The production team behind the film Trainspotting has unwittingly sparked controversy over its plans to film on Ko Phi Phi Leh in the Andaman Sea. The island is a sacred site and a protected national park where officially not a flower may be picked or a stone overturned. But 20th Century Fox gained permission in October to dig up the island's Maya Bay, remove shrubs and plant 100 coconut trees.
When the bulldozer moved in, the accusations that Thai law was "up for sale"' grew so loud that the Forestry Department suspended its permission for two weeks pending an inquiry. Its decision is expected todaybut protesters have decided not to wait and are risking arrest by occupying Maya Bay, which they say has already been irrevocably damaged.
"This was not supposed to happen," said a spokeswoman from the Forestry Department. "It will prevent the film crew starting their work."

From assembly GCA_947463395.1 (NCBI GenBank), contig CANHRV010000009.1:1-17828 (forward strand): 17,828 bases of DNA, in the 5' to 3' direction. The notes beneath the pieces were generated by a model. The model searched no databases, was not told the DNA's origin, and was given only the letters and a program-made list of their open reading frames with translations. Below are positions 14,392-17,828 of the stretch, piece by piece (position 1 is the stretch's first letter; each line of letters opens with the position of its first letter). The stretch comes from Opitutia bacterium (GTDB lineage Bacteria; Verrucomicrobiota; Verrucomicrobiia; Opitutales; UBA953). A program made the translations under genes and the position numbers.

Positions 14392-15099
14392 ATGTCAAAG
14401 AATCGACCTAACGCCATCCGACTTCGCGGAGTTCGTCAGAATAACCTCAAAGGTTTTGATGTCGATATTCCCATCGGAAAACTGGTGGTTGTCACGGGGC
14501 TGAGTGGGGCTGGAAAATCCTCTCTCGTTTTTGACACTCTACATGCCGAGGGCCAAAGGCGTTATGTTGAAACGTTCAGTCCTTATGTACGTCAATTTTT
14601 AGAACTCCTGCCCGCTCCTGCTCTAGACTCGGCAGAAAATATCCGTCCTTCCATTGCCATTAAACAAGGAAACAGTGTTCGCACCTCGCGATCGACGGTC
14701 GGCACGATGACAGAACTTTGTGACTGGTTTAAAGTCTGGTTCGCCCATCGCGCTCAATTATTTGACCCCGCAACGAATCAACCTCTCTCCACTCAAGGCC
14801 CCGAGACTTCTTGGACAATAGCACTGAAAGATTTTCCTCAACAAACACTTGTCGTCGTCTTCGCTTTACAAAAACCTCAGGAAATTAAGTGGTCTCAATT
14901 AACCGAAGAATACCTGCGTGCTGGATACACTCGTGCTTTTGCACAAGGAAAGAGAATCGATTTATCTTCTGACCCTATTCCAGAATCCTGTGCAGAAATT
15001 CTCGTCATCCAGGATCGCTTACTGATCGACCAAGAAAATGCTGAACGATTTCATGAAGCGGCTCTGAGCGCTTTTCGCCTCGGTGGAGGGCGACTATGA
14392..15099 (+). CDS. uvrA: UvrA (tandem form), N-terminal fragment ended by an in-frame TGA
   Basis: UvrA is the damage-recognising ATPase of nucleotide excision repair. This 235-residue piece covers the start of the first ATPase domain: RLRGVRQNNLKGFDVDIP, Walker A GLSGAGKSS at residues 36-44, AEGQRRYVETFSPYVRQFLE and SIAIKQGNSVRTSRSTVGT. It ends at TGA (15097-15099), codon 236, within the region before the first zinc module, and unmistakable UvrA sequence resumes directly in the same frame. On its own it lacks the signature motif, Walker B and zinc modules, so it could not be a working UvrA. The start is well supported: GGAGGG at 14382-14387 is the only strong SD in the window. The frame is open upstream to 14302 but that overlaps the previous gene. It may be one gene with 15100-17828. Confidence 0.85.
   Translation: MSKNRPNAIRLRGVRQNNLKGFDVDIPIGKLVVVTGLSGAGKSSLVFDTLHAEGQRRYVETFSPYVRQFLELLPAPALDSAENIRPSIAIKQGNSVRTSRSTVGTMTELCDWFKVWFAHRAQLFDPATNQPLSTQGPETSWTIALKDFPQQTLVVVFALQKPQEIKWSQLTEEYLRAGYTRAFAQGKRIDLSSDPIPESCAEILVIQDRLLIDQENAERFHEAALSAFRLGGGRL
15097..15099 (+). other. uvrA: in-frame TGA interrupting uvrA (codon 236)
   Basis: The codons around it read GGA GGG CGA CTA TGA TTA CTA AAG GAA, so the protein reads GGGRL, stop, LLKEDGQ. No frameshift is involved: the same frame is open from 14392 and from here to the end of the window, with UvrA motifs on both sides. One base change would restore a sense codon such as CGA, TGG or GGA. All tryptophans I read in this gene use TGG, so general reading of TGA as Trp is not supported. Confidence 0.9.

The production is facing allegations that it has paid protection money and even hired armed guards.
Alex Garland's The Beach follows the adventures of a group of backpackers who join a utopian community on unspoilt land. They encounter a group of armed "goons" guarding a marijuana plantation.
The fact that Maya Bay is not quite perfect enough in the eyes of Hollywood is an irony that has not escaped environmentalists. "Most wild beaches have bushes not coconut trees but that doesn't conform to Hollywood's idea of a tropical island," said Ing Kanjanavit, a green protester.
The Forestry Department originally argued that the film would promote Thailand as a tourist destination, something it does not appear to need.
Andrew Macdonald, the producer, says he and the director, Danny Boyle, thought they had gone through all the right channels when seeking permission. "We never expected to be faced with criticism," he said in a letter to the Bangkok Post.
The company has paid pounds 66,000 to film on the island with a deposit of pounds 83,000 against damage, a small figure compared with the pounds 12m DiCaprio is expected to earn.Reuse content